Schools to Get $700,000 in Private Grants

Several East Boston Public Schools will share in $700,000 in grant money provided by EdVestors as part of the Boston Arts Expansion Fund. The money going to the Eastie schools will go towards arts education programs in the school.

The Adams Elementary School, Bradley Elementary School and O’Donnell Elementary School will receive $100,000 to team up with the Community Music Center of Boston for choral, instrumental, dance, and theater instruction.

The Otis Elementary School will get $10,000 to team up with OneWorld Classrooms for visual and media arts classes.

The Adams Elementary School will team up with VSA Massachusetts with the help of $69,000 for choral, instrumental, visual arts, theater, spoken word classes.

East Boston High School and the Mario Umana Academy will receive $38,000 to team up with Zumix in Eastie to implement choral, instrumental, creative technology and songwriting classes.

The BPS Arts Expansion Fund at EdVestors facilitates partnerships between individual Boston public schools and local artists and arts organizations to develop arts programming in schools. The Fund is part of the broader BPS Arts Expansion Initiative, a citywide effort to increase access to high-quality arts opportunities for BPS students.

Schools will partner with local artists and arts organizations to provide theater, visual arts, dance, choral and instrumental instruction, media arts and more to the students.

“We are proud to support schools in Charlestown and East Boston and across the city as they work to improve access to quality arts education for their students.” said Laura Perille, Executive Director of EdVestors. “As shown in our recent research, these programs offer invaluable opportunities for students to learn, engage and thrive in the public school setting.”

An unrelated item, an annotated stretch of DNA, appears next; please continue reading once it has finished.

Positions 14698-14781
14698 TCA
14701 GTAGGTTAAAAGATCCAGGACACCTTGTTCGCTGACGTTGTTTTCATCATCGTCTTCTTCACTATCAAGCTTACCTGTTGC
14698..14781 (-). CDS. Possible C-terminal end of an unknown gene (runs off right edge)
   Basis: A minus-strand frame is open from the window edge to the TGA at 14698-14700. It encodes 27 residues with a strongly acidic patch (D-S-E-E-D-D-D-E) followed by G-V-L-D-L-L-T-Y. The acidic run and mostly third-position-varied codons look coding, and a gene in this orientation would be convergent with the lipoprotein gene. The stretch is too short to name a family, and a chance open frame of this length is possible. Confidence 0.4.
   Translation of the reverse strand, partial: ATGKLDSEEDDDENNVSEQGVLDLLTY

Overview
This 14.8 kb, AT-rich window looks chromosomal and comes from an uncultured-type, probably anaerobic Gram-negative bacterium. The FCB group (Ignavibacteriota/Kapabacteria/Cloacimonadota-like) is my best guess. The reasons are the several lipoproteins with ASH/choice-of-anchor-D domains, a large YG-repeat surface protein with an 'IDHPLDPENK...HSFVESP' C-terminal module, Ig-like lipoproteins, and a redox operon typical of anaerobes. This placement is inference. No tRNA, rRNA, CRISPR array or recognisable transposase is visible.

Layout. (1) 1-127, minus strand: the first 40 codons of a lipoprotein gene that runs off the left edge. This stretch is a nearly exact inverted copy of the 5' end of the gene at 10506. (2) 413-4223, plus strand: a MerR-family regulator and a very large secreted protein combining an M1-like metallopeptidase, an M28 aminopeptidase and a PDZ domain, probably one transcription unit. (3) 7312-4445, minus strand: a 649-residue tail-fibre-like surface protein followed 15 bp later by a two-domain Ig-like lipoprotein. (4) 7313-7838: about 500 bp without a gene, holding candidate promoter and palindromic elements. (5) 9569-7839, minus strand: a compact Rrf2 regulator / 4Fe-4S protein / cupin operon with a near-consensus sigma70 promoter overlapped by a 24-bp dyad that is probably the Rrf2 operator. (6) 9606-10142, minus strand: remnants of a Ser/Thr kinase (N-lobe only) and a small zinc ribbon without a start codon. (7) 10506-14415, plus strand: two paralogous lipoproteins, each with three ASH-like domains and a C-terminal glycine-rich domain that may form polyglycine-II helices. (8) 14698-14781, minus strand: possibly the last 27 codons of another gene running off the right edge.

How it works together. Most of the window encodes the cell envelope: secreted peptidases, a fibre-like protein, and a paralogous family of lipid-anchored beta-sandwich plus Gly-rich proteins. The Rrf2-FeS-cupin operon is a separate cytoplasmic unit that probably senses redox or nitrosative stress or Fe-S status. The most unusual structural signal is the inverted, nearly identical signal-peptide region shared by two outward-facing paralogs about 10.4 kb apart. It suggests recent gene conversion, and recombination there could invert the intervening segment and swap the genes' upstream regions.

The BPS Arts Expansion Initiative began as a three-year, $2.5 million effort to expand arts education, with a focus on increasing access, equity, and quality. Now it is a$10 million effort that has expanded arts education and programming by 14,000 students.

Eighty-seven percent of students in grades pre-kindergarten through eight now receive weekly, yearlong arts instruction, a 19 percent increase since 2009. Access to arts for high school students has doubled during the same period. Key goals of the Initiative include expanding arts instruction during the school day, building the district’s capacity to provide programming, and improving coordination of partnerships with arts and cultural groups and higher education to support increased programming in the schools.

As a result of this success, Mayor Walsh will announce at the BPS Citywide Arts Festival on Friday June 6 that leaders of the Barr Foundation, the Boston Foundation, the Klarman Family Foundation, and the Linde Family Foundation have committed over half of the funds toward an additional $2.5 million dollar goal to support the program through 2018.

“Together with other lead funders, the Boston Foundation is pleased to be part of this tremendous collective effort that has had such impact for Boston students, schools, and arts organizations” Said Paul Grogan, President and CEO of the Boston Foundation. “We are energized to join with other leaders in the city and Mayor Walsh for the third phase of this Initiative.”

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